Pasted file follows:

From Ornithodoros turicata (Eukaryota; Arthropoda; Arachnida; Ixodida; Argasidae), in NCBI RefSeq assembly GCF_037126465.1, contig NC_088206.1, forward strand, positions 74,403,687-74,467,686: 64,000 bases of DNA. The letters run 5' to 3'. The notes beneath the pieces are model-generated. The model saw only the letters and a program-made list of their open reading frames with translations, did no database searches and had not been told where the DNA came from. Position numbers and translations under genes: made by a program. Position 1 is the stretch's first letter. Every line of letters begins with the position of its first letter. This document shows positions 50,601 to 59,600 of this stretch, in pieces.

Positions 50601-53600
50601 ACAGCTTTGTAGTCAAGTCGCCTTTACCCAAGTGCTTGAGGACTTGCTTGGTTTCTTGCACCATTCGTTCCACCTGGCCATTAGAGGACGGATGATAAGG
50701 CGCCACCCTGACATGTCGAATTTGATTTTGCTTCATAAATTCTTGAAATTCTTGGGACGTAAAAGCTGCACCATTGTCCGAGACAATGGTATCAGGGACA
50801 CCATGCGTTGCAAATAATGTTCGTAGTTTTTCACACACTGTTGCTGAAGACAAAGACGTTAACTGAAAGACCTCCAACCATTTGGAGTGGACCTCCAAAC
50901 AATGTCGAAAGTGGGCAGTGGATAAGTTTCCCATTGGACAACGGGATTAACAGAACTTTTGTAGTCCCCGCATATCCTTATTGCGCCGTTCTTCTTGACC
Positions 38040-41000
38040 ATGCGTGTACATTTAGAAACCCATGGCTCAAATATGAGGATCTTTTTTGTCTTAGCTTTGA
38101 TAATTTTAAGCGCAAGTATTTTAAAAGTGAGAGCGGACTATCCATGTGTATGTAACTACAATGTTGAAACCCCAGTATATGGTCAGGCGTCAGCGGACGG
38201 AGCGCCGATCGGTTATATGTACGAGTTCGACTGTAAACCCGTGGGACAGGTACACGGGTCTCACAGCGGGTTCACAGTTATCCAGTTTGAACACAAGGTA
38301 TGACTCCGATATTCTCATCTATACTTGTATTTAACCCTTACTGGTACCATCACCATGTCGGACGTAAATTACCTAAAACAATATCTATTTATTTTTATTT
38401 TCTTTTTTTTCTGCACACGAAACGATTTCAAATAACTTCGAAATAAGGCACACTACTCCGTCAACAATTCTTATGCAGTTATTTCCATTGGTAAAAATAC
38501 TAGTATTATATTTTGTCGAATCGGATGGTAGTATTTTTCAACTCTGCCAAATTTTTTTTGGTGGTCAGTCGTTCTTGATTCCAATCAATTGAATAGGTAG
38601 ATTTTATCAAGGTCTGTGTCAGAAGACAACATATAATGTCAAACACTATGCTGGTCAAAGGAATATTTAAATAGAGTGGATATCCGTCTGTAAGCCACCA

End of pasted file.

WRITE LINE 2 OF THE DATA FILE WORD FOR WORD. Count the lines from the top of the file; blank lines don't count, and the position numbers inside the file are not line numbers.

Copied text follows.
Positions 50601-53600